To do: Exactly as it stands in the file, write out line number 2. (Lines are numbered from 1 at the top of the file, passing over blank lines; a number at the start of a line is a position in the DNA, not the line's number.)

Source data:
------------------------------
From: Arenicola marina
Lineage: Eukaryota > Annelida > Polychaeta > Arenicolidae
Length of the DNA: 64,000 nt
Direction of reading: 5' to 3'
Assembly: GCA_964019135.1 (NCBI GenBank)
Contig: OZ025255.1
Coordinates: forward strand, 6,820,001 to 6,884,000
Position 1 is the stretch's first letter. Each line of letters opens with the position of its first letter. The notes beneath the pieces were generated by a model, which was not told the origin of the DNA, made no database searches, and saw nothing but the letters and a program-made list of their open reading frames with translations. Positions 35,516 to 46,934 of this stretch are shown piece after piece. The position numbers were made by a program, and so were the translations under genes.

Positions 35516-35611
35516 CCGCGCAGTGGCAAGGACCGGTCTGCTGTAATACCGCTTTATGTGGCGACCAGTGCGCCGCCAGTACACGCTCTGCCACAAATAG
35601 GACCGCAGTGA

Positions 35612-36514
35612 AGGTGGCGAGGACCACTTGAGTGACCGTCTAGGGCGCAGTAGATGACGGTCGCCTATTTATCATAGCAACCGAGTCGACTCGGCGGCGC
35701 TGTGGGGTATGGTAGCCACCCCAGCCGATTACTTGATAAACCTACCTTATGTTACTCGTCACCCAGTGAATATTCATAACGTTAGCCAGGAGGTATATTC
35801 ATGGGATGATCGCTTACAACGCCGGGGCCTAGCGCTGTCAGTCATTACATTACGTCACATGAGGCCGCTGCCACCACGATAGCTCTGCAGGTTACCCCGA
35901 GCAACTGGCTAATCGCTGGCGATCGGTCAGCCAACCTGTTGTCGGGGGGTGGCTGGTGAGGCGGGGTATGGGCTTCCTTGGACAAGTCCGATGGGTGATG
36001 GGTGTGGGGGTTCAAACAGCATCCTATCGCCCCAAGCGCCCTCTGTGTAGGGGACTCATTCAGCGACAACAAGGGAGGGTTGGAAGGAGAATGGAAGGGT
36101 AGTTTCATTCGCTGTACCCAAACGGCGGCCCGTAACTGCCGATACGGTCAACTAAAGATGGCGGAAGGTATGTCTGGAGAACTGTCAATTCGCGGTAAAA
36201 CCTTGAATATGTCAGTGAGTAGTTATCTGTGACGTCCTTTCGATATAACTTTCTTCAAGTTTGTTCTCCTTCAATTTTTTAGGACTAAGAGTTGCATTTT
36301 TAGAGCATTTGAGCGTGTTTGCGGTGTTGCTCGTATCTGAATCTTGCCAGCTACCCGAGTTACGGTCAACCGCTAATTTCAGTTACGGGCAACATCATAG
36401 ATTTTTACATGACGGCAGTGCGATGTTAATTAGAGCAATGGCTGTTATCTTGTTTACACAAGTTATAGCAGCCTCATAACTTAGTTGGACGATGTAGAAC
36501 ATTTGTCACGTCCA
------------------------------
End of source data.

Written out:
Lineage: Eukaryota > Annelida > Polychaeta > Arenicolidae